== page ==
The lawsuit, Murray Energy v. E.P.A., challenged the Environmental Protection Agency’s proposed rule to reduce planet-warming greenhouse gas emissions from power plants. If enacted, the rule could shutter hundreds of such plants, freeze construction of future plants and slow demand for coal production in the United States.
The lawsuit was the first in a wave of expected legal challenges to the E.P.A. climate change rules. Legal experts say they expect some of those challenges to make it to the Supreme Court.
Among the lawyers arguing on behalf of the coal companies was Laurence H. Tribe, a renowned Harvard scholar of constitutional law and Mr. Obama’s former law school mentor.
All three circuit court judges agreed that the challenge was premature.
Now that the rule has been finalized, West Virginia’s Morrisey has declared his state will challenge the final rule in federal court. (The other plaintiff states that unsuccessfully challenged the draft rule were Alabama, Alaska, Indiana, Kansas, Kentucky, Ohio, Oklahoma, South Carolina, Wyoming, Louisiana, South Dakota, Arkansas, Wisconsin, and Nebraska.)
“This rule represents the most far-reaching energy regulation in this nation’s history, drawn up by radical bureaucrats and based upon an obscure, rarely used provision of the Clean Air Act. We intend to challenge it in court vigorously.” Morrisey said on Monday.
The final rule is illegal for two reasons, Morrisey argues:
(1) [The] rule is illegal because it is not limited to merely requiring power plants to install pollution technologies, which is all the Clean Air Act permits. Rather, the vast majority of the rule’s emissions reductions come from mandating that the States fundamentally alter their energy economies to consume less coal-fired energy.
(2) The rule is also illegal because it seeks to require states to regulate coal-fired power plants under Section 111(d) of the Clean Air Act, even though the EPA already regulates those same plants under the hazardous air pollutant program, or Section 112 of the Act.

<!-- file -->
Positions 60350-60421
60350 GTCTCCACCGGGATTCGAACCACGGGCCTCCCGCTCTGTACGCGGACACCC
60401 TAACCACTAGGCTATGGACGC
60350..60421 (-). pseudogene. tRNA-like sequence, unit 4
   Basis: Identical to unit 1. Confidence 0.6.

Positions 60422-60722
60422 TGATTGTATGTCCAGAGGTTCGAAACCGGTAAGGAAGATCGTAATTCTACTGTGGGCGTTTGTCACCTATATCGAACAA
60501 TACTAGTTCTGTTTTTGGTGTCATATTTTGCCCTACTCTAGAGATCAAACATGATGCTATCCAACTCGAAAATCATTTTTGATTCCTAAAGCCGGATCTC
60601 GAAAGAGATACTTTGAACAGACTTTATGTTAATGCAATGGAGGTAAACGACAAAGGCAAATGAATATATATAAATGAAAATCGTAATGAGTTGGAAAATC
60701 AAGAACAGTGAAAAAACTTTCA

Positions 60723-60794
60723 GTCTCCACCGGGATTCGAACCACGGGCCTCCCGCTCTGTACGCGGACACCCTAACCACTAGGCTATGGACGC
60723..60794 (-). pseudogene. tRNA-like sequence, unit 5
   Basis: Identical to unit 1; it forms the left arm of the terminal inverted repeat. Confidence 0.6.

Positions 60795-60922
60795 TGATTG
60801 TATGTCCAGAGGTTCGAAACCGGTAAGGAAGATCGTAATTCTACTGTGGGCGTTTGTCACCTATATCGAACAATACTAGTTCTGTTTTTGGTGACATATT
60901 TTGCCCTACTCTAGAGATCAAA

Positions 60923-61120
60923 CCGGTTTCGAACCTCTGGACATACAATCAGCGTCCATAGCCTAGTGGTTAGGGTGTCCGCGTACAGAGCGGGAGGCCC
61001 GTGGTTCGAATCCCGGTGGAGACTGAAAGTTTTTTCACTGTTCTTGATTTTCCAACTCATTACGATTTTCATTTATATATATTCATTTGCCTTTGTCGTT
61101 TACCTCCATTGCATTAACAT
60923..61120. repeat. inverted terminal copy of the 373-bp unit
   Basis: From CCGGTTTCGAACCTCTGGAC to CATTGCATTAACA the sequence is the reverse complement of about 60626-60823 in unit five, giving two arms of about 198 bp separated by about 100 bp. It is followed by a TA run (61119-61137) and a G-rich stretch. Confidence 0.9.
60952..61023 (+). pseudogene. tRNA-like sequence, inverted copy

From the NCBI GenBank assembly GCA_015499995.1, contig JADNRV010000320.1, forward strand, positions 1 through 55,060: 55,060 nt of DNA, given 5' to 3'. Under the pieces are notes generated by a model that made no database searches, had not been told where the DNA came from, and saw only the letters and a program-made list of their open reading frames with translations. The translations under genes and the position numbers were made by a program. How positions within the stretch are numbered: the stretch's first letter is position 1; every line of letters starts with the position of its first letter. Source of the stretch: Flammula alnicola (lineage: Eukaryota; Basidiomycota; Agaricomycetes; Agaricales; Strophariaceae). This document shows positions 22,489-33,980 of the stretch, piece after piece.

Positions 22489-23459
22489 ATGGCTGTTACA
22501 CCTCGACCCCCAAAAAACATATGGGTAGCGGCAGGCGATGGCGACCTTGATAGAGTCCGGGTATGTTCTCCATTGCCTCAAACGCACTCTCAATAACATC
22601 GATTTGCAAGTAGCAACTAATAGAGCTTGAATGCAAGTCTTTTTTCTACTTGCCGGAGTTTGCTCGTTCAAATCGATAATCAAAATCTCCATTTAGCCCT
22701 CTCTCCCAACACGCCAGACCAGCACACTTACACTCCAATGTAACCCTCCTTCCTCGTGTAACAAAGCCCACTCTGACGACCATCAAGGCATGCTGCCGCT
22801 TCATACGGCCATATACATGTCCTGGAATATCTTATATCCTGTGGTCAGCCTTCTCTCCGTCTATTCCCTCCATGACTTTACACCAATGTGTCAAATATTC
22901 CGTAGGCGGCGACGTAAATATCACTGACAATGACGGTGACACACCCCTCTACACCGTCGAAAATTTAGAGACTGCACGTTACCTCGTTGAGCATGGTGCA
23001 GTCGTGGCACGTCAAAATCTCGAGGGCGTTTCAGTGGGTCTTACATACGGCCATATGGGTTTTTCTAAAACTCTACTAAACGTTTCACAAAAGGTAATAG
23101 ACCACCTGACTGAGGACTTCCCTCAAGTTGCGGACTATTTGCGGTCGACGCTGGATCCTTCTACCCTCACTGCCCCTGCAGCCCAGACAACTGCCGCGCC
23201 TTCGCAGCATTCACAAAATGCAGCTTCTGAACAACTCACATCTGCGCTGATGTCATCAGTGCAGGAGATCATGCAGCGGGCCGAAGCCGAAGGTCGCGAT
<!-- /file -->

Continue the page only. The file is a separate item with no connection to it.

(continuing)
According to Morissey, “Amendments to the Clean Air Act in 1990 expressly prohibited such double regulation. The administration is relying on a drafting error in a portion of the 1990 amendments to claim it has the authority to follow through with these onerous regulations.
State officials from many of the top coal-producing states have vowed to challenge the unlawful rule in court.
In Wyoming, the country’s number one coal-producing state, the office of Governor Matt Mead “said it was planning to challenge the rules in court.”
Indiana, the 8th leading coal-producing state, is likely to challenge the rule as well.
“If the final rule is not significantly improved, then Hoosiers can be assured that on behalf of families, businesses and other ratepayers, Indiana will not comply,” Indiana Governor Mike Pence said on Monday.
State officials in Ohio, Oklahama, and Kentucky will also challenge the rule:
Ohio’s EPA director, Craig Butler, said the proposal is being implemented “without a direct mandate from Congress and raises profound legal questions.” Oklahoma Republican Gov. Mary Fallin said her April executive order resisting the rule change remains in effect… Kentucky Attorney General Jack Conway said in a written statement Monday he will join other state regulators to ask a federal court to stay the rules.
“Nebraska will challenge the final rule and EPA’s legal authority to adopt the regulations,” the state’s attorney general, Doug Peterson, said on Monday.
“Left unchecked, this inappropriate jurisdictional overreach of the federal government will have serious consequences by driving electrical costs up for all Nebraskans across our state,” Peterson added.
Though most scholars believe the Obama administration’s new coal power plant carbon dioxide emission rule is on shaky legal ground at best, given the Supreme Court’s recent history of legislating from the bench, the ultimate outcome of yet another usurpation of Congressional authority by the Obama administration remains highly uncertain.